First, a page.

GENEVA — Switzerland is encouraging wealthy Russians who ski at resorts from St. Moritz to Zermatt to return this season for medical checkups or surgery.
Potential patients were given brochures last winter recounting how Vladimir Lenin, founder of the Soviet Union, and Alexander Solzhenitsyn, author of the "Gulag Archipelago," found asylum in the Alpine nation.
Medical tourism revenue may climb almost fivefold to 5 billion Swiss francs ($5 billion) by 2020, said Jan Sobhani, director of Zurich-based Swixmed, which arranges treatment for foreign patients. That's equal to almost quadruple last year's exports of chocolate and cheese.
"For serious conditions we, and most of our friends, travel abroad," said Yelena Petrova, whose 2-year-old son Andrei has flown five times from Moscow for kidney surgery and checkups at Zurich's University Children's Hospital. "I absolutely recommend it."
While about 60 percent of medical tourism revenue is linked directly to the health care system, additional income is generated through tourism.
Patients often travel with at least one relative and stay in luxury hotels such as Zurich's five-star Baur au Lac, Sobhani said. Switzerland plans to broaden its campaign next year by persuading Arabian Gulf visitors to emulate United Arab Emirates President Khalifa bin Zayed al-Nahayan, who received undisclosed treatment in August.
"These are mostly very privileged people," Sobhani said. "Our clients start in what I would call the upper middle class and go right up to people who are so rich you can't even imagine."
Swiss Health, a joint venture between the country's tourism and foreign trade offices, distributed about 6,000 of the nine-page brochures at Swiss ski resorts including Davos, Klosters, St. Moritz and Zermatt over the lengthy Russian New Year's holidays in January. They highlight Switzerland's doctors, the "best in the world," as well as the country's reputation for quality and historical links to Russia.
About 800 students study the Russian language in the country, which also boasts the "longest pedestrian shopping streets in the world," the brochures say.
"Switzerland is still too little-known as a provider of medical services, even though the medicine is top-class," said Gregor Frei, head of Swiss Health. "There's enormous potential."
Unlike the cut-price medical treatment offered in places such as India and Thailand, Switzerland focuses on state-of-the-art procedures that are not always available elsewhere, said Peter Kappert, president of Swiss Leading Hospitals, a Baar-based association of private clinics.
The Zurich hospital chosen by Petrova was the world's first to use ultrasound to kill brain tumor cells without cutting open the skull. The family was charged 60,000 francs for the keyhole kidney surgery that resulted in Andrei, 11 months old at the time, being able to stand in his bed two days later, Petrova said.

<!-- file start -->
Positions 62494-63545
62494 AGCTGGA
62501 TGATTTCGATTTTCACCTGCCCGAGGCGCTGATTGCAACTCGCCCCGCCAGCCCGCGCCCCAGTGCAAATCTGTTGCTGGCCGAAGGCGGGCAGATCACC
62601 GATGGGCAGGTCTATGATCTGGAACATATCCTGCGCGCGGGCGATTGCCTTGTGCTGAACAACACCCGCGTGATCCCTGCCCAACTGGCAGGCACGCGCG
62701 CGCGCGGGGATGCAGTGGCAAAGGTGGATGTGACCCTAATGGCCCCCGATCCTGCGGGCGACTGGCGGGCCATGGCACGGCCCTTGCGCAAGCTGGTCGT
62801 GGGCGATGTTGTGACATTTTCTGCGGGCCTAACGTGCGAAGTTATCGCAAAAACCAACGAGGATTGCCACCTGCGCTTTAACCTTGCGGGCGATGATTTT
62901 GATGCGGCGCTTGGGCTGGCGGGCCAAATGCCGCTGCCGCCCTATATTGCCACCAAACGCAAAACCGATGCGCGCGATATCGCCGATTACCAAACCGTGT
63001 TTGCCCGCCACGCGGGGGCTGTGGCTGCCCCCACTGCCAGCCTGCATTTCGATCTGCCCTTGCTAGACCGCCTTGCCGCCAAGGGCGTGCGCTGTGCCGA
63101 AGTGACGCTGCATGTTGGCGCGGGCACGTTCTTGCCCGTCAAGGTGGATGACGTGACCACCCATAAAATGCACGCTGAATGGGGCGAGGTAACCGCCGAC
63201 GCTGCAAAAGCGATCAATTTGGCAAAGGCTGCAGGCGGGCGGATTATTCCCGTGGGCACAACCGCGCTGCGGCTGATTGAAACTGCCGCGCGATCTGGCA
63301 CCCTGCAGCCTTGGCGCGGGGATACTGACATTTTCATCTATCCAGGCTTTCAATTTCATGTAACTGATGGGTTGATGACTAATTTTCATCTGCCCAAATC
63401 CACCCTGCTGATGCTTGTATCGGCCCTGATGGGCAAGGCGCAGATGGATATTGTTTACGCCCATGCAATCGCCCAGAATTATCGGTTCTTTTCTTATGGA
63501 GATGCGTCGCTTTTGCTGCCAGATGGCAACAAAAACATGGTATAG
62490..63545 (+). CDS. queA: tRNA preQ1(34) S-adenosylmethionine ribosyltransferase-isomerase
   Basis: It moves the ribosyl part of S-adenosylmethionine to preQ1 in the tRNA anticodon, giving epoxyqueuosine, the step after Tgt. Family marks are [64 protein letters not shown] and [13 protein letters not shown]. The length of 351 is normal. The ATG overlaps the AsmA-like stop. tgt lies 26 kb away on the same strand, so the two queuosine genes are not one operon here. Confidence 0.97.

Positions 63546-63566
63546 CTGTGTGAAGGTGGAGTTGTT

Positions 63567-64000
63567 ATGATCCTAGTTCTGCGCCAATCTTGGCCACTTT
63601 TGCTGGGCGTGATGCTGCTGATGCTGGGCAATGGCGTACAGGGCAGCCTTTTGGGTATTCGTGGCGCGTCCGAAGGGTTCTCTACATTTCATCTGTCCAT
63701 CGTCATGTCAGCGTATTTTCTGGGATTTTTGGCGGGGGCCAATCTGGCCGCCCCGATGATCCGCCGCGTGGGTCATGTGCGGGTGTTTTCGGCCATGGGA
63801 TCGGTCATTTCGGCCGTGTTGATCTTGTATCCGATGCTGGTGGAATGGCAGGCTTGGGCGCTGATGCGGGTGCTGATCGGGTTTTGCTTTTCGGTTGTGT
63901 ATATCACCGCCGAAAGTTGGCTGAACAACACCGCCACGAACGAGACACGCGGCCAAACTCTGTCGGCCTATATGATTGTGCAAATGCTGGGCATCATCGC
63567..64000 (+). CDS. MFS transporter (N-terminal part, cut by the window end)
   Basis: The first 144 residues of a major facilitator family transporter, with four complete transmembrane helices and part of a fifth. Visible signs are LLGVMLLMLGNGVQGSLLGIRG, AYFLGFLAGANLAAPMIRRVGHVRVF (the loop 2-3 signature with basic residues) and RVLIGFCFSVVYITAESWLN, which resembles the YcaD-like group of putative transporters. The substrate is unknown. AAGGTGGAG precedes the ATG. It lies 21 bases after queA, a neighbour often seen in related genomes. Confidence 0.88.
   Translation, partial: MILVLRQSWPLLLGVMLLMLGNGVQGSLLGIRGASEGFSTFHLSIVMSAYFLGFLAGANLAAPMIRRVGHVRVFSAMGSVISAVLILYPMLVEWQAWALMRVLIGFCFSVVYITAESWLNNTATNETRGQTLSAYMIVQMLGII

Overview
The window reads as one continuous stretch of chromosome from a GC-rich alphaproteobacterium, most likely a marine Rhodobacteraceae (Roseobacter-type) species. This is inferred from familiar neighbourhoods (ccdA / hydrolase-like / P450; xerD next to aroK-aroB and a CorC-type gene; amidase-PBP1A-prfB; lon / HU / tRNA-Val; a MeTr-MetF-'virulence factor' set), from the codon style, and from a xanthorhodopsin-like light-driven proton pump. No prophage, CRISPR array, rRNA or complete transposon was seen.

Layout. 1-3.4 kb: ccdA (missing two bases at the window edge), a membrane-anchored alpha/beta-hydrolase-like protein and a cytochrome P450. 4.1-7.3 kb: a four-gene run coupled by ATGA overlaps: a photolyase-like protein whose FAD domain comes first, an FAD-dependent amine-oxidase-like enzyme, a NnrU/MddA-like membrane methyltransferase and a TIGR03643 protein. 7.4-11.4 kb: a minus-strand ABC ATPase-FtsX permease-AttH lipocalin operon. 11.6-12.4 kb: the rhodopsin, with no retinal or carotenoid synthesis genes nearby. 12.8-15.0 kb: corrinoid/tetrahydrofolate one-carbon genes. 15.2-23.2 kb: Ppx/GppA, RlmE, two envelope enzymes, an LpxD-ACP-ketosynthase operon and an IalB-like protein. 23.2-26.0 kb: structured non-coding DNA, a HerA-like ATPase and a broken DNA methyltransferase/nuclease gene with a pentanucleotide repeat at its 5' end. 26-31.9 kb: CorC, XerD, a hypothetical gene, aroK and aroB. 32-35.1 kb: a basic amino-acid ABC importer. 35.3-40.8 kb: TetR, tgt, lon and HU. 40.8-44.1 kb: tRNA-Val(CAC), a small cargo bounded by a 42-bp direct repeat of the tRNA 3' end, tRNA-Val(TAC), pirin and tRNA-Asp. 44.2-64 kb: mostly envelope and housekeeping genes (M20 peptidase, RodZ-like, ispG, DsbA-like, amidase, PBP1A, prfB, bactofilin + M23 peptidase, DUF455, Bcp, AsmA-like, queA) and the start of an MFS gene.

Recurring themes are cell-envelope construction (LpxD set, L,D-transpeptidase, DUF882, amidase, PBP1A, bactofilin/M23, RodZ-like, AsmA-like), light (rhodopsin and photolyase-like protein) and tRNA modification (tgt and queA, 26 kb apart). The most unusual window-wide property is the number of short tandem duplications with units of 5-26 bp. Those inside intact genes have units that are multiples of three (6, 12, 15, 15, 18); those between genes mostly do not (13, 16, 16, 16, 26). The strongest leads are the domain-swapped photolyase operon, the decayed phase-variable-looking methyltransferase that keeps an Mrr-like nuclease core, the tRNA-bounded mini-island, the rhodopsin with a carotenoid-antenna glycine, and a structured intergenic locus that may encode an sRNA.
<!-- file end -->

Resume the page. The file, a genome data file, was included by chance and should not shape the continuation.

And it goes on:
While the Swiss doctors employed a technique involving three 5-millimeter cuts, Russian surgeons would have used a more invasive procedure that involves making a 4-centimeter incision. Andrei would have needed at least six months to recover, Petrova said.
About 5 percent of the 12,000 patients admitted to hospitals last year by Genolier Swiss Medical Network came from abroad, a "much higher" proportion than five years ago, said managing director Antoine Hubert. They often receive "tailor-made solutions" and generate as much as 15 percent of the company's revenue, he said.
"Foreign patients profit from our wellness offer and hotel services and often come accompanied with family members, who also stay at the clinic," he said. "Foreign patients generate more income and profit than a Swiss private patient."
With Switzerland attracting billionaire patients, including Italian Prime Minister Silvio Berlusconi, hospitals are developing amenities such as the 250-square-meter presidential suite at Genolier's flagship clinic, which overlooks Lake Geneva and Mont Blanc. The suite offers "all the comfort and privacy" that these patients request, Hubert said. He declined to disclose the rates.
Switzerland — whose life expectancy of 81.7 years is bettered only by Japan, Hong Kong and Iceland, according to United Nations figures — has a long history of attracting foreign patients, including Thomas Mann's wife Katia, whose treatment at the former Waldsanatorium in Davos was the basis of the 1924 book "The Magic Mountain."
Viktor Yushchenko, former president of Ukraine, was treated for dioxin poisoning at the University Hospital of Geneva in 2004, and former Congolese dictator Mobutu Sese Seko received prostate cancer treatment in the country in 1996.
Medi-Clinic's Hirslanden Private Hospital Group, Switzerland's largest private health care provider, is seeking annual growth of about 10 percent in foreign patients within the next five years, spokeswoman Alenka Ambroz said. Hirslanden, which runs 14 clinics from Lake Constance on the Austrian border to Lake Geneva on the frontier with France, is collaborating with hospitals in Jeddah and Dubai to lure patients.
While Switzerland ranked second after Austria for health infrastructure in Lausanne-based IMD's 2010 World Competitiveness Yearbook, the treatment offered in the United States and Germany is of a similar standard, said Keith Pollard, managing director of Intuition Communication, a Britain-based health care researcher. Tourism may give the Swiss an edge, he said.
"Patients are looking for the best surgeons, hospitals and treatment," he said. "Going somewhere they find attractive is a bonus."